Lady Nijo, a once imperial concubine turned Buddhist, named, as the court ladies would be in the 14th century Japan, after a street (2nd Avenue), writing in the distant year of 1307, shares the following travel note:
“I had given up my home completely, yet my thoughts quite naturally lingered on the possibility of return… These thoughts occupied my mind all the way to Osaka Pass… As I paused to rest, my glance was caught by a cherry tree so heavy with blossoms that I could hardly take my eyes from it.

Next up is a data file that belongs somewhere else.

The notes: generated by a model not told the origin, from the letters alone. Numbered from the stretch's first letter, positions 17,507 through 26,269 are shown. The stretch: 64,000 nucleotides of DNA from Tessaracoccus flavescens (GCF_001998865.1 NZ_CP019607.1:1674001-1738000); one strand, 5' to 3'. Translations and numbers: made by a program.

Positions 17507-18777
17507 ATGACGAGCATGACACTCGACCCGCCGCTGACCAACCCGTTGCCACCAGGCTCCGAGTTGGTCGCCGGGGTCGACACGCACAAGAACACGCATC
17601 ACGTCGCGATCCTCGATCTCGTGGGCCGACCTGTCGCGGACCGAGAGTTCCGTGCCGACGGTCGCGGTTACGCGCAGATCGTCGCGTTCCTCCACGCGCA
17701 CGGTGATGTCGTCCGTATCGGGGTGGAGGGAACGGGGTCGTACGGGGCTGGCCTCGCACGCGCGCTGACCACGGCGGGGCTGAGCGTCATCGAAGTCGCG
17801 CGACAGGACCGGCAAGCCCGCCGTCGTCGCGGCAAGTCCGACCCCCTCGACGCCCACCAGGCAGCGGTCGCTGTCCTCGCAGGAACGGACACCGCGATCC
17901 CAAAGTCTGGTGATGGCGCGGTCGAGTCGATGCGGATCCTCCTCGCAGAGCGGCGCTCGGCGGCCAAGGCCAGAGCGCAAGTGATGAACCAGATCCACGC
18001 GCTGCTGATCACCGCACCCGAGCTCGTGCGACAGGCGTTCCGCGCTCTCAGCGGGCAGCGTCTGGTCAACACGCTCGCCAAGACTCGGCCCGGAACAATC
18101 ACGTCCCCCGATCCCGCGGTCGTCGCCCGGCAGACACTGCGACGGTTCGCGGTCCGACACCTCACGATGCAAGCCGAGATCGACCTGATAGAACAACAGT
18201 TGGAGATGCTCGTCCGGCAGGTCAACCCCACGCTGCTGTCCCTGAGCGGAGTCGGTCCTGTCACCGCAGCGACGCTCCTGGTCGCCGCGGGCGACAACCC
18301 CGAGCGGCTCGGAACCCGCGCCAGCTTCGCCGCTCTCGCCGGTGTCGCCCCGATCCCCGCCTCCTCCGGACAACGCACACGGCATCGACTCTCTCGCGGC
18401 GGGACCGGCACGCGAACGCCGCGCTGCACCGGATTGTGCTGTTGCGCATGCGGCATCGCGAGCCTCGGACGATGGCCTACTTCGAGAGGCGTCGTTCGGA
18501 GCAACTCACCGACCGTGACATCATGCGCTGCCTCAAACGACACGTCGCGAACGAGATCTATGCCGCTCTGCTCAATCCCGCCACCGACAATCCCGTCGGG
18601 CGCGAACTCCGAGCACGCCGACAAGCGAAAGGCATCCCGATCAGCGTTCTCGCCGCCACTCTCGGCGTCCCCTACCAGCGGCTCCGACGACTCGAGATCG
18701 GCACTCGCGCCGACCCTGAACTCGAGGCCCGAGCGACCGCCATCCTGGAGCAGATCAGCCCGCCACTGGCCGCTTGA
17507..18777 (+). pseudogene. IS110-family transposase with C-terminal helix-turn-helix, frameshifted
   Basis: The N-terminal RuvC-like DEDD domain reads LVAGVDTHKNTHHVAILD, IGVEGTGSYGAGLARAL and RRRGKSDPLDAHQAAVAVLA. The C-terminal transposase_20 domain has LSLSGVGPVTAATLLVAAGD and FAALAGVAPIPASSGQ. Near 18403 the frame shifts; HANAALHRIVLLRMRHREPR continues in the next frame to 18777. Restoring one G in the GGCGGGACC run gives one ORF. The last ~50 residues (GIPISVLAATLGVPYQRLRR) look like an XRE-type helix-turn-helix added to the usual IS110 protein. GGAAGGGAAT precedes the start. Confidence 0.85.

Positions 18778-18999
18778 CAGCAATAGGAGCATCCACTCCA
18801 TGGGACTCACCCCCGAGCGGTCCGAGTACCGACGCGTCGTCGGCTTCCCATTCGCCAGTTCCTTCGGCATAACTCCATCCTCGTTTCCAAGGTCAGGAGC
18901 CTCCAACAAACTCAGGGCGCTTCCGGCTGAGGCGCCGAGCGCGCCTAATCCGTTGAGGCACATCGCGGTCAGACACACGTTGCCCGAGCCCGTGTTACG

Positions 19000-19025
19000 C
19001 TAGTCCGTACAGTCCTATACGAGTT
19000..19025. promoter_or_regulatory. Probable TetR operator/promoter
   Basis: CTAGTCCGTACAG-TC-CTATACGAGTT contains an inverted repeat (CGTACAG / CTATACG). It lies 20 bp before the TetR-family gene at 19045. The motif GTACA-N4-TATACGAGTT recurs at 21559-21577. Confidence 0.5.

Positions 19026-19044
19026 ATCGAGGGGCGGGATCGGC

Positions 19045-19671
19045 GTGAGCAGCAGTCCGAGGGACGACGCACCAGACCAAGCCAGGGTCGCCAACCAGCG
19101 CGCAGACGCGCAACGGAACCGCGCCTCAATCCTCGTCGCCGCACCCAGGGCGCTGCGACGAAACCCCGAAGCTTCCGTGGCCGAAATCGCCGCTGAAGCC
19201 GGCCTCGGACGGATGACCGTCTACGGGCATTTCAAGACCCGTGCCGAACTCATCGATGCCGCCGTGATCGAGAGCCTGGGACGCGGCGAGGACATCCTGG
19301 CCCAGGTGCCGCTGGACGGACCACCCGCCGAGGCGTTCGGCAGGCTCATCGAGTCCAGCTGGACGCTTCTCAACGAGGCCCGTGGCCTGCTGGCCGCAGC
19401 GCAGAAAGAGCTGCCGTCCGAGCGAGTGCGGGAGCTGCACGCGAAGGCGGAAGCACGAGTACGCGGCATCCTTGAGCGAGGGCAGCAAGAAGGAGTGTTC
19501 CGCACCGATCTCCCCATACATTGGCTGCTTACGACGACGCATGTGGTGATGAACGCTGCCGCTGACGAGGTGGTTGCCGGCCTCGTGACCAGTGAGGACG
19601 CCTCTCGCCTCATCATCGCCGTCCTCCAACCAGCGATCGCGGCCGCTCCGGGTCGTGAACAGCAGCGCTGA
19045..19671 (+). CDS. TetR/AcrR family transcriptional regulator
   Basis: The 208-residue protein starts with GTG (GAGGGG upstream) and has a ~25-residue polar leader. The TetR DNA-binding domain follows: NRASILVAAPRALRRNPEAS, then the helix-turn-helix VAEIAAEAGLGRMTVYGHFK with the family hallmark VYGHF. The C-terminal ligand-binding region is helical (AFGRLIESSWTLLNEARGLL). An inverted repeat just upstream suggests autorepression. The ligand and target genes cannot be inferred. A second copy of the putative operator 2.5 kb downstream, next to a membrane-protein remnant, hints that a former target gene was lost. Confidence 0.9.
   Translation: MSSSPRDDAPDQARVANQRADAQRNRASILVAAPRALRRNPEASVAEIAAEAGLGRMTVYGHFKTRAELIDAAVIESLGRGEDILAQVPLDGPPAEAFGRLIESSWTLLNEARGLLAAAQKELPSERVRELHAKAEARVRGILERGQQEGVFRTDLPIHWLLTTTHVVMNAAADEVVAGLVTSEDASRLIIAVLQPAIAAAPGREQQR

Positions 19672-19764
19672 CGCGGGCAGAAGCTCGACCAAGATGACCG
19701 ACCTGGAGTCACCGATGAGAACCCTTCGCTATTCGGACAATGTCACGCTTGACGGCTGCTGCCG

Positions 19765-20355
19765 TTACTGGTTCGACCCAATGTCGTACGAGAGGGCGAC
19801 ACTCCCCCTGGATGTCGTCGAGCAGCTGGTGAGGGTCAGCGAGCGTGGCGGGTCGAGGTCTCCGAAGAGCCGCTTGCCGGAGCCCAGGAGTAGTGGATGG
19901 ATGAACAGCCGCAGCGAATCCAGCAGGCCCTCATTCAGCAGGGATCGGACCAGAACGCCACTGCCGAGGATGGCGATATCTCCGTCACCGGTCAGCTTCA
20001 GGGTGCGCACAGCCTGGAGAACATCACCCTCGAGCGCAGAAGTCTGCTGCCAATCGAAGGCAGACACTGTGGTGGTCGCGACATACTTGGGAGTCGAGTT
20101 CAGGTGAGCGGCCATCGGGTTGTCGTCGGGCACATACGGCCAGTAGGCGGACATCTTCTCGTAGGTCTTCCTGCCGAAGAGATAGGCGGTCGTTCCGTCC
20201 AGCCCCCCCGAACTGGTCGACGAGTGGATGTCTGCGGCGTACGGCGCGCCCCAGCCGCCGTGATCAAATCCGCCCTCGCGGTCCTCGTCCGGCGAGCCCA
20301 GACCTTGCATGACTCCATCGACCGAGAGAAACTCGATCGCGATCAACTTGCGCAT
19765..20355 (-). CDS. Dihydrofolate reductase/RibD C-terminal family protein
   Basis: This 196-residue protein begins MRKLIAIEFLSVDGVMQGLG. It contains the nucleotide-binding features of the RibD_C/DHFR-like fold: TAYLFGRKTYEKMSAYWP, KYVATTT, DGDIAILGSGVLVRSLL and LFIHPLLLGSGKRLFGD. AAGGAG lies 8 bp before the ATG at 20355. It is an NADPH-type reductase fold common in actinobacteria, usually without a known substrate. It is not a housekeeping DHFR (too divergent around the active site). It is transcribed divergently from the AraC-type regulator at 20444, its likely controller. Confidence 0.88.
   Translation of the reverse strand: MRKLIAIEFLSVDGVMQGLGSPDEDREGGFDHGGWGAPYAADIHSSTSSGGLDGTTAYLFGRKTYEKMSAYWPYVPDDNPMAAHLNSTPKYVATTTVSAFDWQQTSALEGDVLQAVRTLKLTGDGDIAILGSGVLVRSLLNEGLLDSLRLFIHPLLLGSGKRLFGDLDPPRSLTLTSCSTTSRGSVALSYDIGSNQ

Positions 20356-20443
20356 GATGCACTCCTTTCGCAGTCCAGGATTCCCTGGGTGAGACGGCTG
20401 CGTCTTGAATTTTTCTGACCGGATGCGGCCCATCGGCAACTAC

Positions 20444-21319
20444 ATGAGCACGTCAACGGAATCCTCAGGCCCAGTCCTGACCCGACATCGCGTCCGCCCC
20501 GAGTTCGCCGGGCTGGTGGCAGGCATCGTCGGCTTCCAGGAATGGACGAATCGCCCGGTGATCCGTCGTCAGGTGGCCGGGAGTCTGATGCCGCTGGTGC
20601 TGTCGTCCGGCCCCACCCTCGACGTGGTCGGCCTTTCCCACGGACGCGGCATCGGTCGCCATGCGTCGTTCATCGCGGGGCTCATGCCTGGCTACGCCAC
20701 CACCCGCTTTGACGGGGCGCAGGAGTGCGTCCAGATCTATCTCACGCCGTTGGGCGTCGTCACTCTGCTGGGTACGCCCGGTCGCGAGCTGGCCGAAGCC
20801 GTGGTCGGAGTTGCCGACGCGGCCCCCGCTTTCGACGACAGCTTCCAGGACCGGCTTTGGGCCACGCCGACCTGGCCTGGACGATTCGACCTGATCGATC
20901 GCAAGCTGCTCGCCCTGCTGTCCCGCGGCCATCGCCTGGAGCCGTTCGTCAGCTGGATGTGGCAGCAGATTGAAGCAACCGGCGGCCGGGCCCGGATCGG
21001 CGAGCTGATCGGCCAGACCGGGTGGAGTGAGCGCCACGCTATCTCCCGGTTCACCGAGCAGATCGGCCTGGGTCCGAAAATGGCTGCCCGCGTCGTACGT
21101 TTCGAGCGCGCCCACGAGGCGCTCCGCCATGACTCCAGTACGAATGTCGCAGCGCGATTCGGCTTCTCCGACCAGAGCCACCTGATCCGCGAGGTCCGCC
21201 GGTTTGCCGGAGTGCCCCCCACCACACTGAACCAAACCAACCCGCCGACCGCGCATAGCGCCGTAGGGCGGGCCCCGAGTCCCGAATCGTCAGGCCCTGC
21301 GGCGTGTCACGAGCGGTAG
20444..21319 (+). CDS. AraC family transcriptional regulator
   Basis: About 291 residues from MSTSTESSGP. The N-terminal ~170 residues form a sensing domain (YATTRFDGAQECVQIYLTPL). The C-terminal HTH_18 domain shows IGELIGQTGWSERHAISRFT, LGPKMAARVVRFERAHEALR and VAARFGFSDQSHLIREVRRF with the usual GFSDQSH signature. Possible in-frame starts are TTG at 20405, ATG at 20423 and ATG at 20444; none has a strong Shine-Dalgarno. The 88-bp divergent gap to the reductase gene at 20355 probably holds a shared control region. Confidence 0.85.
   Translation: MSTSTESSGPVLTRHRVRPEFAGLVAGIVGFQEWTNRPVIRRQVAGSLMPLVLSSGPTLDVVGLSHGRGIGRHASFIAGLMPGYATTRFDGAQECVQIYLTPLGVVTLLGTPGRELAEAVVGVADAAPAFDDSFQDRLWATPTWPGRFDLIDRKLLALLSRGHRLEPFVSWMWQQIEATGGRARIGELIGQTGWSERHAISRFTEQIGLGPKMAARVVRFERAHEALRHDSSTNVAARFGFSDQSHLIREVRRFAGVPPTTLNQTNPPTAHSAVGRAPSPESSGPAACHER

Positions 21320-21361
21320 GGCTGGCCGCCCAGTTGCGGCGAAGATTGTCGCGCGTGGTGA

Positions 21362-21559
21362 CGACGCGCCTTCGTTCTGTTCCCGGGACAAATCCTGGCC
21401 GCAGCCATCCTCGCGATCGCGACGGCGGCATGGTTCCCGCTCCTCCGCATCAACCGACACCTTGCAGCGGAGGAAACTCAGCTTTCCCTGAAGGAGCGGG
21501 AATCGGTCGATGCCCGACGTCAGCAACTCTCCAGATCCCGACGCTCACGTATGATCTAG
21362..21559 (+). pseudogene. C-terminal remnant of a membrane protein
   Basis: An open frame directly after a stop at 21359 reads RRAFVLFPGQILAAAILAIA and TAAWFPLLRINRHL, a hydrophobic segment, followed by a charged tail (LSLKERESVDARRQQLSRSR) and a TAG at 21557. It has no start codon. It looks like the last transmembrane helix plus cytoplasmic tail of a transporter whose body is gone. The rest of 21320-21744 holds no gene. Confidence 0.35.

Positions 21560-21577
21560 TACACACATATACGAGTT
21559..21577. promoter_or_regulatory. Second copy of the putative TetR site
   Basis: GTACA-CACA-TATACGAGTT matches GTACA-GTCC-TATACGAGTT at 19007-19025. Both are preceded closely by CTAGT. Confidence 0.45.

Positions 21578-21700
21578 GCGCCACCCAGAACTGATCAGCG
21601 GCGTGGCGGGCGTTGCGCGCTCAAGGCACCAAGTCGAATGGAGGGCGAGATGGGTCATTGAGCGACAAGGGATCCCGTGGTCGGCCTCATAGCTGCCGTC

Its blossoms detaining travelers
The cherry tree guards the pass
On Osaka Mountain.
I composed this poem as I continued <…> at dusk I saw prostitutes seeking companions for the night and realized that this too formed a part of life.”
The power and irony of ordinary perfection: an ex-concubine 2nd Ave. beauty is arrested by a sight of beauty of Osaka Pass, and gets a pass into self-acceptance.